Monday, May 19, 2014

Starting at the Beginning



When I first started studying Isshinryu in Salisbury, Md. The first movements I learned were from the Upper Body Chart, and the first movement was RFF Right Punch (Right Foot Forward Right Punch).
Straight logic would tell us that the first study may be the most important study. 

Frankly for a very long time I interpreted this movement (as well as 2, 3 and 4) as a pre-emptive strike into an attacker before they could hit you.  I still consider this a good logical answer. 
Still more can be found with this movement.



Consider what I see in the new Mario McKenna’s translation of the Nakasone’s ‘Karate-Do Taiken’.  (Note 1)   Shiroma Shimpan’s description of the first strike follows.



How the counter-strike works is interesting.  No matter how hard or how fast the attacker drives at you, their strike must pass through a circle (with about an 8” diameter) about their elbow length from their shoulder.  Where they have to drive through that point to get to you with your focus, you can start after their attack and only have to strike to though that circle focus before them (a much shorter distance) to effect the deflection, allowing you to then strike them.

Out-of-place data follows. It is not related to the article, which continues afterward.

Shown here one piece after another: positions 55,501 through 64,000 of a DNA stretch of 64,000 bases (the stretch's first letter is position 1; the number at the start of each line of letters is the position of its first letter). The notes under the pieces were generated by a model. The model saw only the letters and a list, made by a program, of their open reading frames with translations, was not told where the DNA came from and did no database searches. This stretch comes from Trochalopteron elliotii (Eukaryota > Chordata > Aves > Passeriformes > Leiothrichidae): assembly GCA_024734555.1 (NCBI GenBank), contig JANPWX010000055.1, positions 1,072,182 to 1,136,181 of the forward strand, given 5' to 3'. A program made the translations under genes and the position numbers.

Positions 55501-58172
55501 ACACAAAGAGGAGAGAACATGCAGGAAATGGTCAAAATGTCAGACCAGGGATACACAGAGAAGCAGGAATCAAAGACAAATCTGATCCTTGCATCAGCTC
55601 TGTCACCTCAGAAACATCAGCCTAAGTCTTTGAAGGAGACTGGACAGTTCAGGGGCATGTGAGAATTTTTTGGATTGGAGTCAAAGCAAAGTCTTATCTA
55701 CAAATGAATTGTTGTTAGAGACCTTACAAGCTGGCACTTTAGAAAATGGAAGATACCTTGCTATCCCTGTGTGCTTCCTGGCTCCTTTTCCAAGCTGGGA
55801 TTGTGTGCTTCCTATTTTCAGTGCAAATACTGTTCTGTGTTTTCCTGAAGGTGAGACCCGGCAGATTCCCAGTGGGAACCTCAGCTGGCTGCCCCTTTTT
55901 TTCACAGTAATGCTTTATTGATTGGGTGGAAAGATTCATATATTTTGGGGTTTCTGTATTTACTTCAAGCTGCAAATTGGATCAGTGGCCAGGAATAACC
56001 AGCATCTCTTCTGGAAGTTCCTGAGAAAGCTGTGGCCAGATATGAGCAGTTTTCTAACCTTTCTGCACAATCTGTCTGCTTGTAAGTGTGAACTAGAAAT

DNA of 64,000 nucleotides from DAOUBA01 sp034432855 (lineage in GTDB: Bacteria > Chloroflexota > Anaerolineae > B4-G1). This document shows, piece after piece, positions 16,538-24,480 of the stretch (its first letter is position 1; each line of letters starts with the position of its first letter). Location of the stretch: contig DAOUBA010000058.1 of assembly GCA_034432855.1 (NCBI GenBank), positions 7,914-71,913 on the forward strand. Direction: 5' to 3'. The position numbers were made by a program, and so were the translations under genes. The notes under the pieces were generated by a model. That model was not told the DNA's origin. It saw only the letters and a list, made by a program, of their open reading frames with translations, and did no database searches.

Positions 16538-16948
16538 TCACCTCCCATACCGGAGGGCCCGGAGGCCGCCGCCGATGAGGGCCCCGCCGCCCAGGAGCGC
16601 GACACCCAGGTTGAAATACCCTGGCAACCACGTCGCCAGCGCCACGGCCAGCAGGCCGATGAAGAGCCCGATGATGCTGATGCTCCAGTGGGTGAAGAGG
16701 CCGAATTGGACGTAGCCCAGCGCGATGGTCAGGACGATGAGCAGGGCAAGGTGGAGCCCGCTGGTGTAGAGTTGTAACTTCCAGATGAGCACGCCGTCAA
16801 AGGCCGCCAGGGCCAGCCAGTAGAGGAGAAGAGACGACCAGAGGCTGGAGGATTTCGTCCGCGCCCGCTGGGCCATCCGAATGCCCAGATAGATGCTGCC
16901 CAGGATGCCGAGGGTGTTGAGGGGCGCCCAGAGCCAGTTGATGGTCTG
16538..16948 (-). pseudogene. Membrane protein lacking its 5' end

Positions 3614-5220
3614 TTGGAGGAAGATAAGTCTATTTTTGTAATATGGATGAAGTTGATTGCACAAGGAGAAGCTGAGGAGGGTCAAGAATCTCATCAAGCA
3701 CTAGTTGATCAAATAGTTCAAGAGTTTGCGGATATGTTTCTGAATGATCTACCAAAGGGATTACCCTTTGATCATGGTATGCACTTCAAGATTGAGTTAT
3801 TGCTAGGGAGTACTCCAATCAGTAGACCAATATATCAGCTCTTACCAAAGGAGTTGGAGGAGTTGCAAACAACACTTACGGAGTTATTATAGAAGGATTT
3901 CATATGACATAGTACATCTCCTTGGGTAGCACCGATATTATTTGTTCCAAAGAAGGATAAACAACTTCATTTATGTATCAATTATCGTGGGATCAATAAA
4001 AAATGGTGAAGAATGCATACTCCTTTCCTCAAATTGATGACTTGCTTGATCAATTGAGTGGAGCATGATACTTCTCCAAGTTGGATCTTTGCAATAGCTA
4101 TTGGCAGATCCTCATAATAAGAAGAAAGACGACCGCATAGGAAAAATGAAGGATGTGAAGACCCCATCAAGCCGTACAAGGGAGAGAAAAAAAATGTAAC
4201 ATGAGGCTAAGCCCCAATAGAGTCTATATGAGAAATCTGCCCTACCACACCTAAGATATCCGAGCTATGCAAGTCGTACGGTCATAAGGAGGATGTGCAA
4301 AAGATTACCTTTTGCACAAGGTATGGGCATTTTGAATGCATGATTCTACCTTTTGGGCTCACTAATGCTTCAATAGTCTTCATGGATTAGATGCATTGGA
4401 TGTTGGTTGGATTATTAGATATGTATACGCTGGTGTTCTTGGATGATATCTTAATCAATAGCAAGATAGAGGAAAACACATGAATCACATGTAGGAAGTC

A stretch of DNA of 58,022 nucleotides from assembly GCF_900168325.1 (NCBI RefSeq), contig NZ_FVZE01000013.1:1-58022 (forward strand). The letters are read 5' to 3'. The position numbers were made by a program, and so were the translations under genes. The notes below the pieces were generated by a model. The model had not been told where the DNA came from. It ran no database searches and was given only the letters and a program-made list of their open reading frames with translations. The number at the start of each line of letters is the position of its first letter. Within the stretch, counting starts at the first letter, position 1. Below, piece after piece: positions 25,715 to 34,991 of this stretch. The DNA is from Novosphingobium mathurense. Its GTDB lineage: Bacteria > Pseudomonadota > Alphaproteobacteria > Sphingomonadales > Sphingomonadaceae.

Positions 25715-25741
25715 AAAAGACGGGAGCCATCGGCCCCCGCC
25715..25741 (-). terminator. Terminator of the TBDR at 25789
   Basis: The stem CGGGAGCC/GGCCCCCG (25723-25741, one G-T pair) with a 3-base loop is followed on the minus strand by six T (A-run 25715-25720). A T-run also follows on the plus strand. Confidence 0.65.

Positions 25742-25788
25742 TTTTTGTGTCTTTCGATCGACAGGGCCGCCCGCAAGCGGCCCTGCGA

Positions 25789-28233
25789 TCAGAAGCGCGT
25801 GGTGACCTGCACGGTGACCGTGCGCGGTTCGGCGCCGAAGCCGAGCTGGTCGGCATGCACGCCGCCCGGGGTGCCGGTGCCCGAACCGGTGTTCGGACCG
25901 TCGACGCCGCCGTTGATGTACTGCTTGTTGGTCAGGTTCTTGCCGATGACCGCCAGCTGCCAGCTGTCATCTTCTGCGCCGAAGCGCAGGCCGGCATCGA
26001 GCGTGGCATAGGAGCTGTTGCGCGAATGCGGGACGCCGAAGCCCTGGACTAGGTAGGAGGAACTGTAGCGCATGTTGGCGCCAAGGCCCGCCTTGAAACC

Middle strike, upper strike, uppercut, grab or push, the attacking limb makes no difference it must pass through the point you’re striking through Your arm going through that point effects a deflection, either up or down, in or out.

The other year John Kerker demonstrated how Sherman Harrill had been using that point for soft blocks not to set off a attackers counter to your response. In this case Shiroma Shimpan is showing a strike that in effect uses the same point.


Notes
(1) Mario McKenna’s translation of the Nakasone’s ‘Karate-Do Taiken’.)  Taken from the section ‘Karate-do Kata and their meaning’ by Shiroma Shimpan. Shiroma Shimpan was a student of Itosu (creator of the Pinan kata) and that lineage of karate became the basis of Funakoshi Ginchin’s Shotokan as well as Mabuni Kenwa’s Shito-ryu.

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